Allen Ginsberg continues his discussion of early English lyrics
AG: “Westron Wynde” – Does anybody know that? – “Westron wynde, when wilt thou blow?” – Huh? – Before we get there – wait a minute- yeah, “Westron Wynde” (page sixty-nine). How many people… how many have heard of that before? – Raise your hand if you have [a scattering in the class raise their hands] – You mean there are (only) five people in this class that have ever heard of that? . Okay. This is maybe the greatest poem in the English language. Really! – Like, the archetype poem of the entire English.. history of English poesie!
“Western wind, when wilt thou blow/That the small rain down can rain/Christ, that my love were in my arms/And I in my bed again!”
“Westron wynde, when will thou blow,/The smalle raine downe can raine./Crist, if my love were in my armas/And I in my bedde agine!”
Student: (Do you know if it’s a soldier on the battlefield because it seems to me like a sailor?)
AG; Maybe, maybe.
Student: (Because he needs the wind..)
AG: Maybe, yes.. Well, let’s see.. Oh, listen, here’s how it is in the original – “Westron wynde – (W-E-S-T-R-O-N) – Westron wynde, when will thou blow” (same) – “The smalle raine downe can raine” – (and there’s an “e” after”small”, “rain” and down” ) – “the smalle – (S-M-A-L-L-E, R-A-I-N-E. D-O-W-N-E), “Crist..” (C-R-I-S-T) – C-R-I-S-T not C-H-R-I-S-T, that’s what I’ve got – (because I used that spelling of Christ in a poem called “Laughing Gas“, or, “Aether“, and everybody accused me of being unscholarly, because I misspelt the word “Christ”, but I said “C-R-I-S-T” too).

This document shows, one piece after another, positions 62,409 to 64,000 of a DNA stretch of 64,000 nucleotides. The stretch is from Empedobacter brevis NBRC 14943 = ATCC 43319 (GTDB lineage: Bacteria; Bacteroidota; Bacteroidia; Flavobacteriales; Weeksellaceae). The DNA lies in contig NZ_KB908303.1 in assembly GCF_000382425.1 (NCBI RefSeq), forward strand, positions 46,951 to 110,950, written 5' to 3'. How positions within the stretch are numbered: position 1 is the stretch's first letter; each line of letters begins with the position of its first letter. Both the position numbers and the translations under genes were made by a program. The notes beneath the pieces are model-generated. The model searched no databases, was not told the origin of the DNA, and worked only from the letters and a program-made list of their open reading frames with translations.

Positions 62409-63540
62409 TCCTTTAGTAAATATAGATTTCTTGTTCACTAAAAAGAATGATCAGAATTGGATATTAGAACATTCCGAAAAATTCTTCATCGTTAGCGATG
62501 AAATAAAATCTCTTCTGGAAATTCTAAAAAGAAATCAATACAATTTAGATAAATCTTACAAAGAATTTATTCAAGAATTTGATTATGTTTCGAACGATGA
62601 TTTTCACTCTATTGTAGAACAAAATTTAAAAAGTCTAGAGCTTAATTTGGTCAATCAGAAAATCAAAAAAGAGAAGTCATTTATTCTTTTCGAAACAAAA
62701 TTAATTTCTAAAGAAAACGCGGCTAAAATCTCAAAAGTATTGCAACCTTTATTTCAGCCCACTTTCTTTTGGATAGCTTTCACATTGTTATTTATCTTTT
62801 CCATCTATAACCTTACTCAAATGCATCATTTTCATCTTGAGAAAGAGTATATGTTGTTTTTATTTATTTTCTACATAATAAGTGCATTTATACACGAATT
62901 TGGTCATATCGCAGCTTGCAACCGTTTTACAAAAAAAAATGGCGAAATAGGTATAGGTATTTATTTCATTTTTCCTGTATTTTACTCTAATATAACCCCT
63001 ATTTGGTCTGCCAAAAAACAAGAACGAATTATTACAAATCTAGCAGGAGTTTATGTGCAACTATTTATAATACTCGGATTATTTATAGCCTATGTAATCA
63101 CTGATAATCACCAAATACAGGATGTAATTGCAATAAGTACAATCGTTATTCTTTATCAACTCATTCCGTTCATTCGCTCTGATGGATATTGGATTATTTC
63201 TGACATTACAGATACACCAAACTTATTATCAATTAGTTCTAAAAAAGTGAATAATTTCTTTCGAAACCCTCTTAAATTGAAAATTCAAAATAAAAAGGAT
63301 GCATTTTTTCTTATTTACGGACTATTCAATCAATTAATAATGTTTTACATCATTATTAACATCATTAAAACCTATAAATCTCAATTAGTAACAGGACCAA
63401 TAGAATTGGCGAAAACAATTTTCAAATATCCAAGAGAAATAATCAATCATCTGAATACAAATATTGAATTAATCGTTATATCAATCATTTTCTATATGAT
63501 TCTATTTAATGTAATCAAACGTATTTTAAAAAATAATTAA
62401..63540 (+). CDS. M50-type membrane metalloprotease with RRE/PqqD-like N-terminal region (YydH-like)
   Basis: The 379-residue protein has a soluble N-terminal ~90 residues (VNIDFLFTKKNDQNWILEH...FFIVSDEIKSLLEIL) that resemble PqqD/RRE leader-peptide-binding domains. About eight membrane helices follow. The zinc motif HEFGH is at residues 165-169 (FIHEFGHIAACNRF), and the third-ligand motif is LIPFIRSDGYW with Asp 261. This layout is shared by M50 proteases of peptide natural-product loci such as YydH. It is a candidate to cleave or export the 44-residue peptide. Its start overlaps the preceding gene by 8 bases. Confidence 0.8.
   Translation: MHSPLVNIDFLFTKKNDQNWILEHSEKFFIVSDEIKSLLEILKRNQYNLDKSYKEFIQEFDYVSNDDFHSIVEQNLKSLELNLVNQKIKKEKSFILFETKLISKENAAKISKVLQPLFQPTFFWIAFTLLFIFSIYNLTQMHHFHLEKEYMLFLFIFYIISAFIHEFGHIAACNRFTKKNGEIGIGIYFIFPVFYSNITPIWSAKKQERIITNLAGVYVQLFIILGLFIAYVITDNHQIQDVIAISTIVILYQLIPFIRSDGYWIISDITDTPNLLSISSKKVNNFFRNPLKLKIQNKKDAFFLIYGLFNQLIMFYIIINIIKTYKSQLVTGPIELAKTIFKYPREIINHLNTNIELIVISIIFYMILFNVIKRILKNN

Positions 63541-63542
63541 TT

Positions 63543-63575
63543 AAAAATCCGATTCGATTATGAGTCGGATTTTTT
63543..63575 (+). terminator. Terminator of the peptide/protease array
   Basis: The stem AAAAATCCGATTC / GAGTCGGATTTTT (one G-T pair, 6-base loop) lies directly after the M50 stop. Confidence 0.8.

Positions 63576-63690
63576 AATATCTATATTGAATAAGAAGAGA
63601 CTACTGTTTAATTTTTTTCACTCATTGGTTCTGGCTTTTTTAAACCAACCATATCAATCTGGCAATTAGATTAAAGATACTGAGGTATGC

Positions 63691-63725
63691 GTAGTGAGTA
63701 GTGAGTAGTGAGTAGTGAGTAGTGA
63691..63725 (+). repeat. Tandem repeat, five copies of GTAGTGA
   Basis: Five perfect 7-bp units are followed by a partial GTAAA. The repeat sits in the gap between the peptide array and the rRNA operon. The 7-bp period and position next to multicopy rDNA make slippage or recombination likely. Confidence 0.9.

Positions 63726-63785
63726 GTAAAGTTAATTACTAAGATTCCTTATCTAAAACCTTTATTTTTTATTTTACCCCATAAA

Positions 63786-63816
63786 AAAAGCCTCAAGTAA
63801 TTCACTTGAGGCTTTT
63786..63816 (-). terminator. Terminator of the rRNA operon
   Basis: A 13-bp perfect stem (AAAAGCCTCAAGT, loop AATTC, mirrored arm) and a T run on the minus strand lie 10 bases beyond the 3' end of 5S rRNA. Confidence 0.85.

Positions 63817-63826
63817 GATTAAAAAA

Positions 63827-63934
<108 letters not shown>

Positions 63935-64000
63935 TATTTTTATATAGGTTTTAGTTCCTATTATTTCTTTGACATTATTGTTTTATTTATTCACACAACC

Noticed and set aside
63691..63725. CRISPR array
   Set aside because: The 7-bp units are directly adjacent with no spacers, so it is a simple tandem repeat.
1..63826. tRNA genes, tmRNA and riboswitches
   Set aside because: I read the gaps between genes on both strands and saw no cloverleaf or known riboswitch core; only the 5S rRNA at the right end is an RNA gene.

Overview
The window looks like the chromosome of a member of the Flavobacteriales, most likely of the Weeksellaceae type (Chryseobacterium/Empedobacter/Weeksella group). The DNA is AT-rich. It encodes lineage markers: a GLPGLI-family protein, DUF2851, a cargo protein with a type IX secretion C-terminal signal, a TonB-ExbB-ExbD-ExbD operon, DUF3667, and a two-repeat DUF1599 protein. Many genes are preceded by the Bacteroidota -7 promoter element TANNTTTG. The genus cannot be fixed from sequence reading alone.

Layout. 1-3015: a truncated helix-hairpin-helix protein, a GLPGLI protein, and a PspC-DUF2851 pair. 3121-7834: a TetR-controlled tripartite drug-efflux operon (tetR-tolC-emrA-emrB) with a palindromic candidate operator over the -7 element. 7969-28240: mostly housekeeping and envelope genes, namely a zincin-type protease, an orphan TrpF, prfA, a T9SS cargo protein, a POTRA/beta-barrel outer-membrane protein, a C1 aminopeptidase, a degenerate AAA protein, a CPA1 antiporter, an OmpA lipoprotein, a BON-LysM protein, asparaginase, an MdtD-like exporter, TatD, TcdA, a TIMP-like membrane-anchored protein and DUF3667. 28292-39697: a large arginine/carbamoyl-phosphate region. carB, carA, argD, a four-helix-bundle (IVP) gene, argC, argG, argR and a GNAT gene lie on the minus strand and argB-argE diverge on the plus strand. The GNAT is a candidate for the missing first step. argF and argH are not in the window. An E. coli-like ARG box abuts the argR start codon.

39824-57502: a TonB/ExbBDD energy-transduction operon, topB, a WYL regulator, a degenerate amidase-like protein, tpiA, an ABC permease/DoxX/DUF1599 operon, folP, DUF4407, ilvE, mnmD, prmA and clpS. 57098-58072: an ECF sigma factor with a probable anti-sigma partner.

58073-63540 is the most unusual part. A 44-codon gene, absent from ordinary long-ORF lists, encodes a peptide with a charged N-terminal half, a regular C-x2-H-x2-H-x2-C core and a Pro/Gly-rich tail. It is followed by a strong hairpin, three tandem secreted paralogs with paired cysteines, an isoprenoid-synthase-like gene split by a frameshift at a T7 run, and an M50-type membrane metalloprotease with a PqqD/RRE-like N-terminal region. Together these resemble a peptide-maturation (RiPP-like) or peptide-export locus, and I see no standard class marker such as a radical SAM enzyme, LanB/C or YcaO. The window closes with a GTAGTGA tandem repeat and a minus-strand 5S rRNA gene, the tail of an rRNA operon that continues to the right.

“Crist, if my love were (W-E-R) in my armes” (A-R-M-E-S)/ And I in my bedde (A-G-I-N-E)”- Westron wynde, when will thou blow//The smalle raine downe can raine./Crist, if my love were in my armes – Crist, if my love were in my armes – /And I in my bedde agine” –
Well, I guess he might be a sailor, might be a sailor, but he’s somewhere far from home. It’s like the “All Along the Water Towers” [sic]
[Audio for the above can be heard here, beginning at approximately fifty-five-and-a-quarter minutes in and concluding at approximately sixty-and-a-quarter minutes in]